Probably all PhD students face this problem in their career: the poster presentation, and bringing the poster with you to the conference. This usually means you need one of those poster tubes to keep your poster all neat until the poster session. Not too bad if you are going to a local conference, but more annoying when you are going to, say, Japan, where I attended the International Conference on Pattern Recognition in 2012.
I was determined to go to Japan with just a carry-on bag, something I have never attempted on trips longer than 3 days. Of course, I would also have a “personal item”: my regular bag for my laptop and valuables. I really, really did not want to add an extra piece of luggage (the poster tube) to the list of the things I had to bring with me. So I decided to look for a solution: posters that would fit into my carry-on!
For paper, this would mean either a very small poster, a poster with fold lines, or a poster consisting of several small parts. Neither of these seemed very appealing, so my material of choice became fabric. After some searching, I settled on this product, in particular the “vlaggendoek” or “flag sheet” variety. This material weights just 115 grams for 1m2, which is conveniently almost the same size as an A0 (841mm × 1189mm). Printing + delivery costs just over 20 euros, which is actually cheaper than an A0 paper poster with a plastic coating. That’s not all: apparently the material is fire retardant, because you never know when fire could break out at a conference.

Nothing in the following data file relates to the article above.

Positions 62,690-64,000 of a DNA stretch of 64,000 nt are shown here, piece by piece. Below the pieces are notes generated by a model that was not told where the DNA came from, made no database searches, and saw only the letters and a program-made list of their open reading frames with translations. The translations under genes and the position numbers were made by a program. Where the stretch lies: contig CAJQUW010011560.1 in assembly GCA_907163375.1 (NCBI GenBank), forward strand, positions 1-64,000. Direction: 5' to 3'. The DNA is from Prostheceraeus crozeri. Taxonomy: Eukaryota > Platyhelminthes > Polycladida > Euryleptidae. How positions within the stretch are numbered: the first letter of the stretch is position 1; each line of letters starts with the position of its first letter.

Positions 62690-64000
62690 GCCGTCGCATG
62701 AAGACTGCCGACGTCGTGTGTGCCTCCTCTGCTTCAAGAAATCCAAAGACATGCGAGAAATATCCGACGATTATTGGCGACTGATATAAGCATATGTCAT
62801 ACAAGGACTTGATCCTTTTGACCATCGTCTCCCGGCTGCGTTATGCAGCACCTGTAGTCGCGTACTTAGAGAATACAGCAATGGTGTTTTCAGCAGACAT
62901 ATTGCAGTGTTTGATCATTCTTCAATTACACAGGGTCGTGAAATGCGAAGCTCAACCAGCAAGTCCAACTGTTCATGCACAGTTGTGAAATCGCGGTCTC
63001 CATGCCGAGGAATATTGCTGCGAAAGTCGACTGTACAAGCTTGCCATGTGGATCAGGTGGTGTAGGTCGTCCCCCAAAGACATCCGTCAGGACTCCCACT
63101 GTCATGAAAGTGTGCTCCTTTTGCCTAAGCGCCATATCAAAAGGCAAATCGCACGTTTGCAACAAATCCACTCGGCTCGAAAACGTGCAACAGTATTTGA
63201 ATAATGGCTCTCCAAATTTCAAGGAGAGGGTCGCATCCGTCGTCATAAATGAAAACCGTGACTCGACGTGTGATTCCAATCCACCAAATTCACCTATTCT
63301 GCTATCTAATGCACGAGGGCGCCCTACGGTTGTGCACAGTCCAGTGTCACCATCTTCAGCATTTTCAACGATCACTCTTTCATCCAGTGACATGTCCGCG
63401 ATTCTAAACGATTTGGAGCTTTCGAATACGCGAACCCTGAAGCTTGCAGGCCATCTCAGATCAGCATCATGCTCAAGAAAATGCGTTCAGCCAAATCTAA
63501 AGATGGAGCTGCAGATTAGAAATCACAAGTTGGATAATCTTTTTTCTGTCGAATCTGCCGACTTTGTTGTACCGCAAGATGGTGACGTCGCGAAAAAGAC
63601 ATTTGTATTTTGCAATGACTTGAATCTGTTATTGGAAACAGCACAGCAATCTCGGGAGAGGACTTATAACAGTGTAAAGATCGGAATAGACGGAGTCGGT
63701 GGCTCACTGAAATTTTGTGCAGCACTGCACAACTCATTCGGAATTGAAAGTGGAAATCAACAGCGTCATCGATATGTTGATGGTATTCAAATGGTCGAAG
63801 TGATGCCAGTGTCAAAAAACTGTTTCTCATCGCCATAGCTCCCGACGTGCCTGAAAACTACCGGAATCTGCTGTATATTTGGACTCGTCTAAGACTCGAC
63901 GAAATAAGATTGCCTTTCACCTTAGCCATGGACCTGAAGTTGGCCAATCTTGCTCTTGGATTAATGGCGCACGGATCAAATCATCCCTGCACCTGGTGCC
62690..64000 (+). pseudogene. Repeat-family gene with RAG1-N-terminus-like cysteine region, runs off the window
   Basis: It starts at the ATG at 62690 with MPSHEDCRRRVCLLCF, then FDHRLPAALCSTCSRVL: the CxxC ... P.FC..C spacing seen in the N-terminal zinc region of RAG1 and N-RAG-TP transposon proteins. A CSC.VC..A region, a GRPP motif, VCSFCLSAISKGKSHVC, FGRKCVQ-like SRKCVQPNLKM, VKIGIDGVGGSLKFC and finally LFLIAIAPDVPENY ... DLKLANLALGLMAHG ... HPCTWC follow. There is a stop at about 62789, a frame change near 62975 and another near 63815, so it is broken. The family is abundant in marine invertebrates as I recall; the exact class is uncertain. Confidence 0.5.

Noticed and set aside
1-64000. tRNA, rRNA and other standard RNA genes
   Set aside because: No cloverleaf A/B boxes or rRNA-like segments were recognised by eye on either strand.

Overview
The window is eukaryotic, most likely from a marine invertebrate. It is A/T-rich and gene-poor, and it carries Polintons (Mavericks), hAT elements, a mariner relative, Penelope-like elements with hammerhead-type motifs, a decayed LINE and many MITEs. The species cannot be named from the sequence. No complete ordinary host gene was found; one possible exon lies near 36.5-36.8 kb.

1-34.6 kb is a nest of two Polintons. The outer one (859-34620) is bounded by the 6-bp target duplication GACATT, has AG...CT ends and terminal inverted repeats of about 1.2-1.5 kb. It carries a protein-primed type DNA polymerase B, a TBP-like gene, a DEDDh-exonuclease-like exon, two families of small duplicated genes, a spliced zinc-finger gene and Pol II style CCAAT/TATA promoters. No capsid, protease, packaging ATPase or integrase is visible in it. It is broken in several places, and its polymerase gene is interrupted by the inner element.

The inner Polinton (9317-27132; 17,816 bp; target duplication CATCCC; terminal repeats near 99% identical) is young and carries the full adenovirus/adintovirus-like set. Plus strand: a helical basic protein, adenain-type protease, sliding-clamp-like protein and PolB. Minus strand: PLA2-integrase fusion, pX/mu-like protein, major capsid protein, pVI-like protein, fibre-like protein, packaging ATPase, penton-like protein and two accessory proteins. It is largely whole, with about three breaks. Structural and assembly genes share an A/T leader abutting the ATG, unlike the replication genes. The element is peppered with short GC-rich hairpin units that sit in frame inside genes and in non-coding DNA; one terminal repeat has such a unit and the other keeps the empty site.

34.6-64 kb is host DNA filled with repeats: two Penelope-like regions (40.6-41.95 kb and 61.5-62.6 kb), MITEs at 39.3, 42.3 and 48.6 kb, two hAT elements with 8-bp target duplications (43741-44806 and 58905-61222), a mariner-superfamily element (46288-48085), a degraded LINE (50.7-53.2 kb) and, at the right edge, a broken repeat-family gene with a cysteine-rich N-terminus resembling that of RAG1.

These did not only fit into my carry on, they even fit into my purse (and made a great padding for my mini laptop).
I received a lot of compliments (about the content too of course 😉 ) and heard a lot of “I should have known this earlier!” during the poster sessions. So this is me, telling you: print your conference posters on fabric! If you are in the Netherlands, you are welcome to stop by to see the real thing.
Where else to get it
If you know of any more companies not in these countries, please let me know (comment below or via Twitter) and I’ll add it to the list! As of April 2017, I’m still updating the list.
You can get your textile poster repurposed into a piece of clothing or accessory, at REpost, like so: